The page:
Management of arteriovenous graft stenosis part 1

Juxta-anastomotic stenosis most common. Photo courtesy of L. Spergel, MD.

Juxta-anastomotic stenosis most common. Photo courtesy of L. Spergel, MD.

 

A diameter reduction of >50% of the lumen together with a significant flow decline is considered as an indication for treatment.

Stenosis at the arterial anastomosis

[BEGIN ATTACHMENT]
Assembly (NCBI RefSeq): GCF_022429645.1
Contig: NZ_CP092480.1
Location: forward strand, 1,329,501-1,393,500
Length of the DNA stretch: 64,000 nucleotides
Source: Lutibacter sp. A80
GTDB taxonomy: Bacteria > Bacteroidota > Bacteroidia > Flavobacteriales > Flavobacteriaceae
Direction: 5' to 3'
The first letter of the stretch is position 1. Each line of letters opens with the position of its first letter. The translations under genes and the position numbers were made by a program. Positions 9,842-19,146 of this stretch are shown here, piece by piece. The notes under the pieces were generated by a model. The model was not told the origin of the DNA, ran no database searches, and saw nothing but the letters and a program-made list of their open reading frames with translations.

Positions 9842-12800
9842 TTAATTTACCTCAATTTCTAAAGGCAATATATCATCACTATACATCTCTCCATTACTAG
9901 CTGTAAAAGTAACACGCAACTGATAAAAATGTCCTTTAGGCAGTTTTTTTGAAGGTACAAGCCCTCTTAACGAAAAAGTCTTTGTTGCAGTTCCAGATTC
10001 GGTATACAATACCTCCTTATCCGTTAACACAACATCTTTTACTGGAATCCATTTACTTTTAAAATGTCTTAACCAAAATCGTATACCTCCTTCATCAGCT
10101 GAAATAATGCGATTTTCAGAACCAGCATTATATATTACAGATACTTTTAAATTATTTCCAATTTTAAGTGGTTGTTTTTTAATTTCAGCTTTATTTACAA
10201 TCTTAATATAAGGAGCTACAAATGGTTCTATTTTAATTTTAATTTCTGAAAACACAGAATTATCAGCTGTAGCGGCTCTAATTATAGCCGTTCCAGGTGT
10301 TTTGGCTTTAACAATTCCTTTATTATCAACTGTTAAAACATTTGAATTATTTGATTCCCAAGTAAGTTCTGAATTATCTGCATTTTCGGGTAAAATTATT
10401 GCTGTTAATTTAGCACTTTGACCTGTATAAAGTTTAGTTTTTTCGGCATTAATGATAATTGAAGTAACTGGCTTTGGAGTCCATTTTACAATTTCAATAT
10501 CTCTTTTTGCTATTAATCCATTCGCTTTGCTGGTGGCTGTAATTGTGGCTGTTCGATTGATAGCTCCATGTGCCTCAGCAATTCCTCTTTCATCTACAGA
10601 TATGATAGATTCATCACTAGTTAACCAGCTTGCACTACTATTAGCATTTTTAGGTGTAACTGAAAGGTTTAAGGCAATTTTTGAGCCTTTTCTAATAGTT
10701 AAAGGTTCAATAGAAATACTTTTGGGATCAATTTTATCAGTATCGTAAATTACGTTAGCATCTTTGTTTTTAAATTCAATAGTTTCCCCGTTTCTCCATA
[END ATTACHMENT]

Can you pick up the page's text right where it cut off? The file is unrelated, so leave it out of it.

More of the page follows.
As in autogenous fistula, most arterial inflow stenosis in grafts can succesfully be treated by percutaneous transluminal angioplasty. Stenosis of the arterial anastomosis itself can be dilated, if only the afferent artery and the graft at the anastomosis are affected and there is no stenosis in the efferent artery. If there is an additional stenosis of the efferent artery, angioplasty of the anastomosis alone will enhance graft flow with the risk of peripheral ischemia due to reduced peripheral arterial perfusion. In these patients, either dilatation of the efferent artery by interventional radiology through surgical revision of the anastomosis may resolve the dilemma.

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